A conversational, pleasurable look into McConaughey’s life and thought.

Pub Date: Oct. 20, 2020

ISBN: 978-0-593-13913-4

Page Count: 304

Publisher: Crown

Review Posted Online: Oct. 27, 2020

Kirkus Reviews Issue: Dec. 1, 2020

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Doyle offers another lucid, inspiring chronicle of female empowerment and the rewards of self-awareness and renewal.

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UNTAMED

More life reflections from the bestselling author on themes of societal captivity and the catharsis of personal freedom.

In her third book, Doyle (Love Warrior, 2016, etc.) begins with a life-changing event. “Four years ago,” she writes, “married to the father of my three children, I fell in love with a woman.” That woman, Abby Wambach, would become her wife. Emblematically arranged into three sections—“Caged,” “Keys,” “Freedom”—the narrative offers, among other elements, vignettes about the soulful author’s girlhood, when she was bulimic and felt like a zoo animal, a “caged girl made for wide-open skies.” She followed the path that seemed right and appropriate based on her Catholic upbringing and adolescent conditioning. After a downward spiral into “drinking, drugging, and purging,” Doyle found sobriety and the authentic self she’d been suppressing. Still, there was trouble: Straining an already troubled marriage was her husband’s infidelity, which eventually led to life-altering choices and the discovery of a love she’d never experienced before. Throughout the book, Doyle remains open and candid, whether she’s admitting to rigging a high school homecoming court election or denouncing the doting perfectionism of “cream cheese parenting,” which is about “giving your children the best of everything.” The author’s fears and concerns are often mirrored by real-world issues: gender roles and bias, white privilege, racism, and religion-fueled homophobia and hypocrisy. Some stories merely skim the surface of larger issues, but Doyle revisits them in later sections and digs deeper, using friends and familial references to personify their impact on her life, both past and present. Shorter pieces, some only a page in length, manage to effectively translate an emotional gut punch, as when Doyle’s therapist called her blooming extramarital lesbian love a “dangerous distraction.” Ultimately, the narrative is an in-depth look at a courageous woman eager to share the wealth of her experiences by embracing vulnerability and reclaiming her inner strength and resiliency.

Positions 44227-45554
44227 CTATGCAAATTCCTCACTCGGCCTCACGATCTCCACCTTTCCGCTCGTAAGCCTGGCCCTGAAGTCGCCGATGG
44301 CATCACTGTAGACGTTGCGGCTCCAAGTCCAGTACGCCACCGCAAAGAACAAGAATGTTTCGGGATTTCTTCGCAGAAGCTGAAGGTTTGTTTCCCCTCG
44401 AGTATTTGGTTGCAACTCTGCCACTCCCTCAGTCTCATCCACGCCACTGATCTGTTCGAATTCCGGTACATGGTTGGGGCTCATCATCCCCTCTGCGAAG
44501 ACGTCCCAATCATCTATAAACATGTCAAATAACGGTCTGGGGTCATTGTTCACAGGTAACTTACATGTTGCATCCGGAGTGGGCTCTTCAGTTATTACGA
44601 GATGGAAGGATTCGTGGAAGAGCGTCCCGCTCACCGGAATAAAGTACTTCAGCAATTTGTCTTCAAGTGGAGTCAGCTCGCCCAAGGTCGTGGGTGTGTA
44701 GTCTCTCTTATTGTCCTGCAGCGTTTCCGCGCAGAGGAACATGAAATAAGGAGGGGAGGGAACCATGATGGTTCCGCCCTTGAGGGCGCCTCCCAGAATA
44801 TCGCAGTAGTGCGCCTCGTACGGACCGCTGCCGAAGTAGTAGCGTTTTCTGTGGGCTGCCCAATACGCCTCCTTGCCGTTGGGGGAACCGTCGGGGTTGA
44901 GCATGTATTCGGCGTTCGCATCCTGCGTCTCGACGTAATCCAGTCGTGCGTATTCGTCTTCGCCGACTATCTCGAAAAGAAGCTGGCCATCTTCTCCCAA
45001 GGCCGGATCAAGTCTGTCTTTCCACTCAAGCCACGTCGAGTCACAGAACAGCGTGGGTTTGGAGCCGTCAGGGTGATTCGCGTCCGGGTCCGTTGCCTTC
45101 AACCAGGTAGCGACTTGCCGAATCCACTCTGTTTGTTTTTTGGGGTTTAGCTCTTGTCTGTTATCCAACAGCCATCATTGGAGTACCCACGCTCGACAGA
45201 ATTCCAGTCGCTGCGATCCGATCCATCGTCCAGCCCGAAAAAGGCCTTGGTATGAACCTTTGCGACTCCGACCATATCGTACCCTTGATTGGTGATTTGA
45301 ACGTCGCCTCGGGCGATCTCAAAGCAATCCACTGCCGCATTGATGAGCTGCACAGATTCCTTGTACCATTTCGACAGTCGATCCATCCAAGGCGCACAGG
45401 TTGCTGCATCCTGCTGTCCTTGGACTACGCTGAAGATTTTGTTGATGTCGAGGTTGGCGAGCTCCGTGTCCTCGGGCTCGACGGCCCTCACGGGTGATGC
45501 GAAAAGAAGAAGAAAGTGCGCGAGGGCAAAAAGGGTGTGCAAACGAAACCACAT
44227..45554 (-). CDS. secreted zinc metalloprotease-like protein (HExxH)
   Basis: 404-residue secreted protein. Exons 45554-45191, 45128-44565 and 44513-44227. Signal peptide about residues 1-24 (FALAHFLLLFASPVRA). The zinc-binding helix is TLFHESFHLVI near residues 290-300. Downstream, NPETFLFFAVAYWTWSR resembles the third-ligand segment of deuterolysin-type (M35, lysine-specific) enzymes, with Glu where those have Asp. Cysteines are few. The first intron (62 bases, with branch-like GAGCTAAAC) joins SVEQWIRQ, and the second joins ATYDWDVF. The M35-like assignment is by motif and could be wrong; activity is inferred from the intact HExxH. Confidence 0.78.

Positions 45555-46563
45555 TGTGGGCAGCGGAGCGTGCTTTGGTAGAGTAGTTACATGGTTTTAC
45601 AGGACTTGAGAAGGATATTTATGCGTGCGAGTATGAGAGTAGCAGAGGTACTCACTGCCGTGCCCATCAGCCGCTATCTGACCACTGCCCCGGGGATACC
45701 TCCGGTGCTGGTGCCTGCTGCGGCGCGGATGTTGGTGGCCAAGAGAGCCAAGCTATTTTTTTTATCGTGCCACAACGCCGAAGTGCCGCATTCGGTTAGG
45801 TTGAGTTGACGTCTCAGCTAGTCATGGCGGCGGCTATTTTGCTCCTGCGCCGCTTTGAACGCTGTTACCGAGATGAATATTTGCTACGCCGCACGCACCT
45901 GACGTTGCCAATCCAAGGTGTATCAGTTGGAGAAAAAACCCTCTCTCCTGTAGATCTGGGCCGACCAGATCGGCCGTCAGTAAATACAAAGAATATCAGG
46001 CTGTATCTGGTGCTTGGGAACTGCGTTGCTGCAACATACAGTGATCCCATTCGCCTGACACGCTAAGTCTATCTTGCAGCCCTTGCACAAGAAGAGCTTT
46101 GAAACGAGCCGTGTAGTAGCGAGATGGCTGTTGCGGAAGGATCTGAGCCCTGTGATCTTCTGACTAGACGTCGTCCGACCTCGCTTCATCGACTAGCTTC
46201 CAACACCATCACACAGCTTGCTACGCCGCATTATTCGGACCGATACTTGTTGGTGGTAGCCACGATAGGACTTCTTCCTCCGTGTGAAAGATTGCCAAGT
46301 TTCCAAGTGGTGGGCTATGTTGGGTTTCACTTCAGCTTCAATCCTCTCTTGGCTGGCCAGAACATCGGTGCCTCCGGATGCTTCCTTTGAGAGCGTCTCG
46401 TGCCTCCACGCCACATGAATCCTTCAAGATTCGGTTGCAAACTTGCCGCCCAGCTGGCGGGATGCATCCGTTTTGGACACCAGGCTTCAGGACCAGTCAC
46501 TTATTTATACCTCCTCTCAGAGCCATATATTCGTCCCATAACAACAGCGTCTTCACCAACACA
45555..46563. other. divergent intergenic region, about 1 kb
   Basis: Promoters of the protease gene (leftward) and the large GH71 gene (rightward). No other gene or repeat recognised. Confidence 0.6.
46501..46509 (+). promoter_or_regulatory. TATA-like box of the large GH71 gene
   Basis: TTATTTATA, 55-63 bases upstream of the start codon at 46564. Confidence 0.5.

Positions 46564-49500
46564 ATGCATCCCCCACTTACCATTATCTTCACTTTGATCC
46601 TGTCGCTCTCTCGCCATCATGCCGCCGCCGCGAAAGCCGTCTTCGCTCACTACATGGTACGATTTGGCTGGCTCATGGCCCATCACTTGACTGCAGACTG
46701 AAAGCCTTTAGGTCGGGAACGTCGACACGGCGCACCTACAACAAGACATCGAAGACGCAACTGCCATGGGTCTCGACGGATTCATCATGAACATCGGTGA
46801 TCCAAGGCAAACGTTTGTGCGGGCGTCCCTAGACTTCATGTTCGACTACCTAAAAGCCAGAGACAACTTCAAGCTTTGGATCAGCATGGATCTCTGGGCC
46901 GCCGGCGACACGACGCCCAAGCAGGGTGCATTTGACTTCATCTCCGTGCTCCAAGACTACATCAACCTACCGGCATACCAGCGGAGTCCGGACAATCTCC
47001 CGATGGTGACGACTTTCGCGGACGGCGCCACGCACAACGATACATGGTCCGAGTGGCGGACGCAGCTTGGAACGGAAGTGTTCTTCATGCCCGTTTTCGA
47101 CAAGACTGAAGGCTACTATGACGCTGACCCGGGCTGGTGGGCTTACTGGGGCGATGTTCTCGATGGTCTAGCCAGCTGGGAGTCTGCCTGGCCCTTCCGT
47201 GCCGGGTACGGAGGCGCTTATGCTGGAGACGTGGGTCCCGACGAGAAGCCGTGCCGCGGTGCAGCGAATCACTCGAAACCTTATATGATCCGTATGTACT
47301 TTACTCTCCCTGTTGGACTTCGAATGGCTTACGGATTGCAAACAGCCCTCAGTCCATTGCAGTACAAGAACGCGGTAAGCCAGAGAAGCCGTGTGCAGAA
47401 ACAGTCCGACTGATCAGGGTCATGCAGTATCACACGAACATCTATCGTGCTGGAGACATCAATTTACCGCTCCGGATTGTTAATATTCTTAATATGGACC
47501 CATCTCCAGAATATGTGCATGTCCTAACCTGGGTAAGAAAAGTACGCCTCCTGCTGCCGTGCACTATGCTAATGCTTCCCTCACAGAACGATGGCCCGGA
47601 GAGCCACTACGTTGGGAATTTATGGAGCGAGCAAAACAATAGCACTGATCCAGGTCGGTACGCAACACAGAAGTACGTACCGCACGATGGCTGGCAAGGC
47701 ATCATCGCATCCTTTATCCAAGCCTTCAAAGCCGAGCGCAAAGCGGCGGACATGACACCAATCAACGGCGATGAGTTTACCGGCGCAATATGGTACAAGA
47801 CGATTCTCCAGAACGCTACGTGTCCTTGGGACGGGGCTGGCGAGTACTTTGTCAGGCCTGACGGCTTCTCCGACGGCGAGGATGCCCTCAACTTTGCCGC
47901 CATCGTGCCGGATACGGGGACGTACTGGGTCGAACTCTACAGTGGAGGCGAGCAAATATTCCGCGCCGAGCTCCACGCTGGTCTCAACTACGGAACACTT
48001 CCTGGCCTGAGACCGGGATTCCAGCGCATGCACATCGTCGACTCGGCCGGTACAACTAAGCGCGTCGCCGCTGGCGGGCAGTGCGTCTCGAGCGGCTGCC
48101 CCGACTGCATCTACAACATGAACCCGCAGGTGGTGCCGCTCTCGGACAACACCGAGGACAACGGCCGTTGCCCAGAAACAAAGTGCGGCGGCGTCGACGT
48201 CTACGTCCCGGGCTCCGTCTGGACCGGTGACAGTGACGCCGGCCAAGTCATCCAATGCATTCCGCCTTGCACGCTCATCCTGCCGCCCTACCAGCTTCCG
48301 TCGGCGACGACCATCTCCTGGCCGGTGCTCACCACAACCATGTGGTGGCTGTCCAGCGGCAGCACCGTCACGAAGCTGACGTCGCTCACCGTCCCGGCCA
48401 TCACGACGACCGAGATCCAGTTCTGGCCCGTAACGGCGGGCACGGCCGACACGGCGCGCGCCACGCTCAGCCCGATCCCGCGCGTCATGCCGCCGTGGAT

Doyle offers another lucid, inspiring chronicle of female empowerment and the rewards of self-awareness and renewal.

Pub Date: March 10, 2020

ISBN: 978-1-9848-0125-8

Page Count: 352

Publisher: Dial Books

Review Posted Online: Dec. 22, 2019

Kirkus Reviews Issue: Jan. 15, 2020